We’ve been highlighting the energy policy issue for a while now.
Well, the numbers are in:
“Electricity price hike fuels trebling in profits for EnergyAustralia” – AFR 6 August 2018 ($)
“Power prices: EnergyAustralia reaps benefits of Hazelwood closure” – Herald Sun 6 August 2018 ($)
AGL and EnergyAustralia have reaped the benefit of higher wholesale electricity prices, with both citing the very same driver.
“Ever since the Hazelwood and Northern power stations were shut on short notice, families and small businesses around the country have had a hard time keeping the lights on and their energy costs under control,” EnergyAustralia managing director Catherine Tanna said.
EA’s net profit hit $375 million for the six months June, up from $129 million in the same period last year.
AGL’s profit hit $1.587 billion, up 194$ from the previous year.
The Australian’s Judith Sloan highlights the core issue in the below article (link $):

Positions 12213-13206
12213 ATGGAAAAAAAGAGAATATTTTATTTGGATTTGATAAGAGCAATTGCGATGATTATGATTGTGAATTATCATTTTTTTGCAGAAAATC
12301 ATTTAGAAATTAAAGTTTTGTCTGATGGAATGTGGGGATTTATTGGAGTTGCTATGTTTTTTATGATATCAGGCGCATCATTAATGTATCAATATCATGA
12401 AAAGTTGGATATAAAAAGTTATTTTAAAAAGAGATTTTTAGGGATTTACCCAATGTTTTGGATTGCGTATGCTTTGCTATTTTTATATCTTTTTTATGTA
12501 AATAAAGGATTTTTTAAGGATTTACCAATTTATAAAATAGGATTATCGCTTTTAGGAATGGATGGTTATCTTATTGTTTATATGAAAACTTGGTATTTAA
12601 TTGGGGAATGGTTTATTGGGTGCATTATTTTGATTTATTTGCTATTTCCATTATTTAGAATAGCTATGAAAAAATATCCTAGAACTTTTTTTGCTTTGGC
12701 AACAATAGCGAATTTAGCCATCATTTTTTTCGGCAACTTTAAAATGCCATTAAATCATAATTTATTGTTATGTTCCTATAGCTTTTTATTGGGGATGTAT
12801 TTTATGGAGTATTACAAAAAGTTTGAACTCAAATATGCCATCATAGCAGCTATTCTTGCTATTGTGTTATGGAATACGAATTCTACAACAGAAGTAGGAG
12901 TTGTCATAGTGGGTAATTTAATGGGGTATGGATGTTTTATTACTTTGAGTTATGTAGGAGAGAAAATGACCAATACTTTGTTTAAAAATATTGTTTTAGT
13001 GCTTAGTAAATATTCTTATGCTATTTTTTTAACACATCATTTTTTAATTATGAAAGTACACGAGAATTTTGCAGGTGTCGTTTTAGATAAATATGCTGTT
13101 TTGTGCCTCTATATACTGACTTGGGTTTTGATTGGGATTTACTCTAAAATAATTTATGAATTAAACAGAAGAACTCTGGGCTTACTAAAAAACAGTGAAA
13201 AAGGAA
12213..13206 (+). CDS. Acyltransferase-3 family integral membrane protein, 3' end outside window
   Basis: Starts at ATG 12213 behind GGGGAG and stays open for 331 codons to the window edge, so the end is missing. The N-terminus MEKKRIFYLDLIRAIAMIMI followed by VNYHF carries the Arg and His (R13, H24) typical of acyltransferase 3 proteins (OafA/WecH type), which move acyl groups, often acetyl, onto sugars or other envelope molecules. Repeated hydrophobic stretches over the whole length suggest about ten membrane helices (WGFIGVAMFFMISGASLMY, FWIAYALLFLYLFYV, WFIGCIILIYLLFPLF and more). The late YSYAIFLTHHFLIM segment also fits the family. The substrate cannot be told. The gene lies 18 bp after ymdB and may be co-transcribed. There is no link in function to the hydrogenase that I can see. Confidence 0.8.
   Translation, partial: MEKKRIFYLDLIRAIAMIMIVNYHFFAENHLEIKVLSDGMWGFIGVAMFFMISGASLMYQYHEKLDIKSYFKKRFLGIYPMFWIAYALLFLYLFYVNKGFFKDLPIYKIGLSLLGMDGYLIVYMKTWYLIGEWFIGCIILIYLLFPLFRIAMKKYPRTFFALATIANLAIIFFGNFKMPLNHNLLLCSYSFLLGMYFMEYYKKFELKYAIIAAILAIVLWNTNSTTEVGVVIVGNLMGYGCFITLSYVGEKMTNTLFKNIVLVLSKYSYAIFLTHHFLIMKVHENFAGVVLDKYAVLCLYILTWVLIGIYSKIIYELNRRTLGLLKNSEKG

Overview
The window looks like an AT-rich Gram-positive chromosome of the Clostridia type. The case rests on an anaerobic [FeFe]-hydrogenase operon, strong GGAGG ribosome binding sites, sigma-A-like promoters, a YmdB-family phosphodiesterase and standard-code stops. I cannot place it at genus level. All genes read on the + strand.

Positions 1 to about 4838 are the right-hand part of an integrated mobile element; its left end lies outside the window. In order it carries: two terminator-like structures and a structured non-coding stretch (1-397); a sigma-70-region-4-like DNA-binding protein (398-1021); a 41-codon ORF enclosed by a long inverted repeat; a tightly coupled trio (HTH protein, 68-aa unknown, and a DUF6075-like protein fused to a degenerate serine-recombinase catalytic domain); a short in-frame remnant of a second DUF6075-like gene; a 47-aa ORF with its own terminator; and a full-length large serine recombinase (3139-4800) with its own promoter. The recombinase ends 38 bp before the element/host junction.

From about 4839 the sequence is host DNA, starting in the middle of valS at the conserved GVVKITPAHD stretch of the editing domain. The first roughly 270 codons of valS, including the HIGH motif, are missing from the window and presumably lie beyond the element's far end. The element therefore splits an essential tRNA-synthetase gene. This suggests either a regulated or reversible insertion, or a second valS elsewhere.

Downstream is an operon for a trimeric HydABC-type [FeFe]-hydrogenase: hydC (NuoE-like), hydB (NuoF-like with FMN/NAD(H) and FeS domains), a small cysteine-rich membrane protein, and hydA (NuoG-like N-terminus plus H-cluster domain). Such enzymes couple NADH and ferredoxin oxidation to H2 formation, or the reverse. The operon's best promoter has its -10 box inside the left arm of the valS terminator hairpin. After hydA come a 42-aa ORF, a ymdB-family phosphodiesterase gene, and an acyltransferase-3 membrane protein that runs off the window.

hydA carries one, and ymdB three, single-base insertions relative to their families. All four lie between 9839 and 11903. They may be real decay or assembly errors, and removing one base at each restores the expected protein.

“Tell me anywhere in the world where a higher penetration of renewable energy has been associated with lower electricity prices.”
We agree. Cheap electricity with high wind and solar power penetration does not exist. Anywhere.
The problem is the non-synchronous and intermittent nature of wind and solar. In short, it cannot produce electricity when and where it is needed. And at times it produces too much electricity in relation to demand. Peak solar production, for instance, occurs at 1 pm; peak demand is much later in the day.
Intermittency requires back up in the form of dispatchable power. Gas has been relied upon to play an increasing role here in Australia following the closure of coal power stations. The problem with that is, unlike the abundance of cheap gas in the USA, Australia’s gas supplies have tightened, making it more expensive, adding to the wholesale cost of electricity.
The problem comes back to the energy trilemma:
Reliable, affordable, low emissions: pick any two.
It’s a universal truth: renewables mean higher costs
13 August 2018 | The Australian | Judith Sloan
Tell me anywhere in the world where a higher penetration of renewable energy has been associated with lower electricity prices.
Source ($): A universal truth on renewables